• Mitchell

      U mean using existing staff and an existing stadium to develop additional revenue stream for low investment? Just admit ur jealous that Alex Morgan is a better soccer player than u dude


  • Kor

    Political correctness for MLS to support NWSL? My American Outlaw chapter members turn out at our local sports bar to cheer on the USNWT during meaningful matches, just like we do for the USMNT. They are representing our country with pride, technical skill and aplomb. They’ve earned our respect. However, to maintain their position at the top of the rankings, the women need to improve their skill levels by playing competitive games between World Cup and Olympic Games cycles.

    MLS teams already have the infrastructure in place to support NWSL teams. It does not cost nearly as much as for a team that has to negotiate a separate stadium and training facilities lease. If what I read on an obscure blog post is true, Portland basically traded dollars on the Thorns this year. Without the unique startup costs, next year should show a profit. As the concept of an MLS team supporting a NWSL team gains traction, it can only raise the profile of soccer overall. That is NOT political correctness. That is investing in the future of soccer in the USA. Pushing soccer into a gender entitlement spat is unproductive.and silly.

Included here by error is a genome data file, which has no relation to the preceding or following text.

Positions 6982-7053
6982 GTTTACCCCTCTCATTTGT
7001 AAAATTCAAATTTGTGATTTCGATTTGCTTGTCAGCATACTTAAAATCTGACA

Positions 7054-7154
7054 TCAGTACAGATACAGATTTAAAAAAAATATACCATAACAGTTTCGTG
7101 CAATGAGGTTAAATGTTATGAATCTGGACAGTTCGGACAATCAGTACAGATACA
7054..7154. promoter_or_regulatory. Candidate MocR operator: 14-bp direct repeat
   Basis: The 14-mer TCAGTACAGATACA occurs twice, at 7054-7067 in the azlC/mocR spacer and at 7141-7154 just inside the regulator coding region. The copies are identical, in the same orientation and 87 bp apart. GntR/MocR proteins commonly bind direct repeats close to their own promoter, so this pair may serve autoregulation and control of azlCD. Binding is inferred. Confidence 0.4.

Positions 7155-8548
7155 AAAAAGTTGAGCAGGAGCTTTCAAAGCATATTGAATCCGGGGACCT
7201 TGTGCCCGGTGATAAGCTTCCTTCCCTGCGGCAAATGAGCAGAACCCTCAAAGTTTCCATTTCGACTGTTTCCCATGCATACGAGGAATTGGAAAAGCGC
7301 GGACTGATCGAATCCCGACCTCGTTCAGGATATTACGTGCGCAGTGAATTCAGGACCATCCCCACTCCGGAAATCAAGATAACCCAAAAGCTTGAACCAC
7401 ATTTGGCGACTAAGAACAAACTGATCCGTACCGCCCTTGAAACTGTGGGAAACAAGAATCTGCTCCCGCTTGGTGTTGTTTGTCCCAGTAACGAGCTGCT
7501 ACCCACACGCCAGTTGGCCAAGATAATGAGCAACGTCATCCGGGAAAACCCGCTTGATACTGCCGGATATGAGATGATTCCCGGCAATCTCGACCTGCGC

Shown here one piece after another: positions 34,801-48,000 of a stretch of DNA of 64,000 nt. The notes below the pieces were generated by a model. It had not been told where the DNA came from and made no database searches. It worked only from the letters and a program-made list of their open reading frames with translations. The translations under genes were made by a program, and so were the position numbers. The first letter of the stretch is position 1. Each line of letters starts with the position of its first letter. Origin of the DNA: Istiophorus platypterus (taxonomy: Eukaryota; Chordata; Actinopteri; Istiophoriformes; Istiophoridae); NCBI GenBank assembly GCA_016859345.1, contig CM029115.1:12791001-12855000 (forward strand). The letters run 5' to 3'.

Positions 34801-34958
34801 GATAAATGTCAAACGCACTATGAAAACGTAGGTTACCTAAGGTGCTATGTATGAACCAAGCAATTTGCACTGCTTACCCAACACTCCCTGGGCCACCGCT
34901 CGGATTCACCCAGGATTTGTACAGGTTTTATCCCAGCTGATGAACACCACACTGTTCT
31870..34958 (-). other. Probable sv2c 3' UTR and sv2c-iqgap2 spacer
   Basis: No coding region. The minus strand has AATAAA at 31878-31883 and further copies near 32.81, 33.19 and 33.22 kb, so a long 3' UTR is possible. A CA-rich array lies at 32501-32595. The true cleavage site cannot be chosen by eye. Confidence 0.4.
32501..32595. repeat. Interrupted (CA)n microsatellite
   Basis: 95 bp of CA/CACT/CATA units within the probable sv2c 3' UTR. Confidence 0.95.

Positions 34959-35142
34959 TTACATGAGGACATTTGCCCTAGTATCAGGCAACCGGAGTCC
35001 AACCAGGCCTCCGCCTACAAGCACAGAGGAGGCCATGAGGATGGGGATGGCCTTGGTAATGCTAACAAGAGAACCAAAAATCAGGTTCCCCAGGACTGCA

• Mike Smith

      To Kor: Look, women’s soccer is either a business or a charity. It can’t be both. If you look at from a business perspective, it is a terrible investment. Both previous leagues were huge financial disasters. If it is a charity, then there are so many more worthy charities out there. Even if you have existing stadium and staff, the major costs of running a team are the salaries of the players, medical insurance, and travel expenses. If the Portland Thorns are profitable, which I doubt, the only reason is because most of the salaries are paid for by the USSF. I believe the Canadian Federation pays the salaries of Canadian players. The point is that MLS teams should invest their money in their youth player development. A woman’s league is a financial sinkhole. If they are giving money to charity, then help the homeless.


      • Richie

        Mike Smith = Another uninformed person spouting off. If I recall Merritt Paulson said even before the season started that Thorns would be profitable in year one based on their season tix sales. Portland has existing staff and an existing venue and they use all their MLS resources for NWSL. How is that not cost effective? The salary cap for NWSL is some insanely low number, I think I read it’s less than one MLS player salary. If you want to be a misogynist or hate womens soccer, disguise it better because I’m willing to bet you’ve never done anything for the homeless either…..


  • Pingback: NWSL Ticker: DiCicco up for Houston expansion job; Harris, Brooks to return stateside; and more | Soccer By Ives